Review: How to Find a Princess by Alyssa Cole

How to Find a Princess (Runaway Royals Book 2) by Alyssa Cole
Contemporary romance released by Avon on May 25, 2021

How to Find a Princess by Alyssa Cole book coverAlyssa Cole’s second Runaway Royals novel is a queer Anastasia retelling, featuring a long-lost princess who finds love with the female investigator tasked with tracking her down.
Makeda Hicks has lost her job and her girlfriend in one fell swoop. The last thing she’s in the mood for is to rehash the story of her grandmother’s infamous summer fling with a runaway prince from Ibarania, or the investigator from the World Federation of Monarchies tasked with searching for Ibarania’s missing heir.

Yet when Beznaria Chetchevaliere crashes into her life, the sleek and sexy investigator exudes exactly the kind of chaos that organized and efficient Makeda finds irresistible, even if Bez is determined to drag her into a world of royal duty Makeda wants nothing to do with.

When a threat to her grandmother’s livelihood pushes Makeda to agree to return to Ibarania, Bez takes her on a transatlantic adventure with a crew of lovable weirdos, a fake marriage, and one-bed hijinks on the high seas. When they finally make it to Ibarania, they realize there’s more at stake than just cash and crown, and Makeda must learn what it means to fight for what she desires and not what she feels bound to by duty.

This was a wonderful romp with two very different main characters. I only wish we got to see more of them as a long-standing couple. Readers of this series and the Reluctant Royals series will recognize Beznaria from her appearance in How to Catch a Queen, as well as other characters. I think you can read this book without having read How to Catch a Queen, or the Reluctant Royals series, but you might miss out on a lot of the subplots going on. What This book is told in loosely alternating chapters in Beznaria and Makeda’s voices, and you get a really good sense of their personalities and way of moving through the world. This has become a fairly common way of structuring stories, but not everyone is good a capturing and conveying a character’s voice outside of dialogue, which you need to be able to do in order for this structure to live up to its full potential. Makeda and Beznaria both have a lot going on when they first meet, and much of the book is both of them sorting themselves out and figuring out that they love each other. Both also have complicated families that love them.

Makeda is stuck when the book begins, and a lot of the book is her learning how to break the pattern she is stuck in. She is a fixer, by habit and because it was how she survived an unstable childhood, but her fixing tendencies are mostly externalized, so that she helps other people with their problems–even really little ones. She has realized this by the time Beznaria shows up–Makeda describes Beznaria as having chaos vibes that draw her in. Makeda is eventually swept up by Beznaria, but even so, she figures out how to love Beznaria without fixing her. That’s not to say that everything is great when they arrive in Beznaria’s home country, because they both kept some pretty big secrets from each other that have major consequences. They don’t tell each other these secrets until they’re just about to arrive in Beznaria’s country, but we know them because of how the story is narrated so it isn’t suspenseful in that way.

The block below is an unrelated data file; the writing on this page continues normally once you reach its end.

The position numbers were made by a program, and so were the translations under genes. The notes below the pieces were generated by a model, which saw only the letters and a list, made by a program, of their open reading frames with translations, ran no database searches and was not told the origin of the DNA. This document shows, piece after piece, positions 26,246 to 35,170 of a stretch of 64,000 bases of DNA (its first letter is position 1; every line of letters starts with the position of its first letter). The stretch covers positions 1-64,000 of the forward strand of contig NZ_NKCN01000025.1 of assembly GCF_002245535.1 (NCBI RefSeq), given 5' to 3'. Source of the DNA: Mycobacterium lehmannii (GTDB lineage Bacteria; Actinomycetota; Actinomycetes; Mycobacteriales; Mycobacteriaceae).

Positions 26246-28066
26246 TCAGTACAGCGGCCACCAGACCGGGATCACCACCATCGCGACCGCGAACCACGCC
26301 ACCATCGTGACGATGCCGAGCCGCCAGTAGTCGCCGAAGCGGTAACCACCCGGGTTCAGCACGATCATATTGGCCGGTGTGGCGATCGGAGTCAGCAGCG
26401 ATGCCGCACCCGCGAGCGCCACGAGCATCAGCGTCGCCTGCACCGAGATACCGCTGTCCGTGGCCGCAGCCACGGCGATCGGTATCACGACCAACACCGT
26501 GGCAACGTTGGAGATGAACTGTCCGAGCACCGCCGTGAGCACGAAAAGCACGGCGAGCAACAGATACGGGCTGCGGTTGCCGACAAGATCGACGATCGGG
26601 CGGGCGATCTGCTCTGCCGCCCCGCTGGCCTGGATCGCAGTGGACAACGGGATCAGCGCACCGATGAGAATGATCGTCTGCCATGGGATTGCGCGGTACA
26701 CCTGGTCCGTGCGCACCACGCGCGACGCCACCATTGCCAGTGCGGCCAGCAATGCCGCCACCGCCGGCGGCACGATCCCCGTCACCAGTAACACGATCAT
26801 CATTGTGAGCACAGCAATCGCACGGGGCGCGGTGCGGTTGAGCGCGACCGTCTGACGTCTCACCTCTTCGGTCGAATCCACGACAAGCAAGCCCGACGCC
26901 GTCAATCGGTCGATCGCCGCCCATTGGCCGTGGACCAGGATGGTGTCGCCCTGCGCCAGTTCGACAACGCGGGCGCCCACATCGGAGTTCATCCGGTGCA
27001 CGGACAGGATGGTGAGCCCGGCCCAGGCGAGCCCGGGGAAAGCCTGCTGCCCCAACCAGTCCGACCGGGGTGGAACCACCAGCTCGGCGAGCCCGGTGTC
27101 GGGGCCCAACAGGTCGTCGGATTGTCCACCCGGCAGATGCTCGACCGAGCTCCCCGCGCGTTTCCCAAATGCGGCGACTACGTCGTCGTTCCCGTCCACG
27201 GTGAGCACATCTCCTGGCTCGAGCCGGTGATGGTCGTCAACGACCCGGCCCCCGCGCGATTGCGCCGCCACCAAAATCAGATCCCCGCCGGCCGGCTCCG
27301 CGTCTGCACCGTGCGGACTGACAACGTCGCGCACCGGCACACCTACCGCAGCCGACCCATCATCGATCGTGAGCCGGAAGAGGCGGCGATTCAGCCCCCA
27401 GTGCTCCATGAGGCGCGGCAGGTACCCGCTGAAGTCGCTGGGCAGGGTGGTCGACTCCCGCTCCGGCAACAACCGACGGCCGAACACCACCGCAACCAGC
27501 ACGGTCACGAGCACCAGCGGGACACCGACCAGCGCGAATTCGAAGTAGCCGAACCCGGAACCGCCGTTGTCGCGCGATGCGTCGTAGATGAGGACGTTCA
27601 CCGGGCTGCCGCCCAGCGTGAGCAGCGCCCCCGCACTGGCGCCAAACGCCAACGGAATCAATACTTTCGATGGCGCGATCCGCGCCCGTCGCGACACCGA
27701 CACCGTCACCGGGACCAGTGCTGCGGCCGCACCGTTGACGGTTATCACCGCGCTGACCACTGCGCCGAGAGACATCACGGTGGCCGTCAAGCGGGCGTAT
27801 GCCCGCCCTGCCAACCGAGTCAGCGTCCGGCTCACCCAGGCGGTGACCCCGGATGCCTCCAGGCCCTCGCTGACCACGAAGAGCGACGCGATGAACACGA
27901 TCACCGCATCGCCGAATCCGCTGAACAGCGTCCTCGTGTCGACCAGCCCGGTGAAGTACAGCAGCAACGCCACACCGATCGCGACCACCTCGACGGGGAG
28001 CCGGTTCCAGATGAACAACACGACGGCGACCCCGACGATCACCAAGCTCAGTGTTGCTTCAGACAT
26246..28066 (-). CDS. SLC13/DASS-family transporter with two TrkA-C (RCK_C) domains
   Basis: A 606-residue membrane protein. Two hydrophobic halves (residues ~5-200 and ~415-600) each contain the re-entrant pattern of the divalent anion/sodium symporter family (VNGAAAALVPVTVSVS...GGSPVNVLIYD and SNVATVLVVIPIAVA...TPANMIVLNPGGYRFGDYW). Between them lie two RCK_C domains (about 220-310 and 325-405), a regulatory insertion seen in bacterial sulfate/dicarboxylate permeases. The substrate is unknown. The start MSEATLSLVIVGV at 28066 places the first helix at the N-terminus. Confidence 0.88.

I can’t even suggest that they should have been locked in a room together and hashed everything out because they were sharing a cabin on a ship for weeks!

This book isn’t as angsty as How to Catch a Queen, and I think that is mainly because of Beznaria. If you read How to Catch a Queen, Beznaria showed up there at a critical moment and acted as a sort of catalyst in Chanti and Sanyu’s relationship. She has a moral code, but it isn’t the commonly understood one, and she is driven to redeem her family’s honor–very chivalric, in a way, but not the misogynistic way. Beznaria is very intense–she has all of her contract memorized, as well as many of her employer’s policies–but she interprets them a little differently. And she is funny. So, it makes sense that she was able to sweep up Makeda, newly wary though she might be. Beznaria’s biggest challenge is that she doesn’t always explain her motives or her plans, sometimes because she thinks they are really obvious, and other times because she thinks explaining is unnecessary or might affect the plan she has cooked up. But she also is able to recognize when she messed up, and try to make amends for that mistake. Plus, she learns something about herself and her family that she didn’t know before.

Both Makeda and Beznaria come from families that love them, though Beznaria’s family is more stable and supportive than Makeda’s. Makeda lives with her grandmother when she meets Beznaria, and has an uneasy relationship with her mother. That relationship isn’t fully resolved by the time the book ended. Beznaria’s family is loud and warm for the most part, and did not make Beznaria feel bad for being so intense and chaotic.

My only quibble with this book is that we didn’t get a chance to see Beznaria and Makeda as a long-standing couple, and I always really enjoy those scenes. However, I’m confident this is a happy ever after ending, not a happy for now ending. This was a fun addition to the Reluctant Royals series and I hope there are more stories in this world. Cole has created royalty you can honestly love and cheer for in this and prior books.

Grade: B+

You can buy a copy here.

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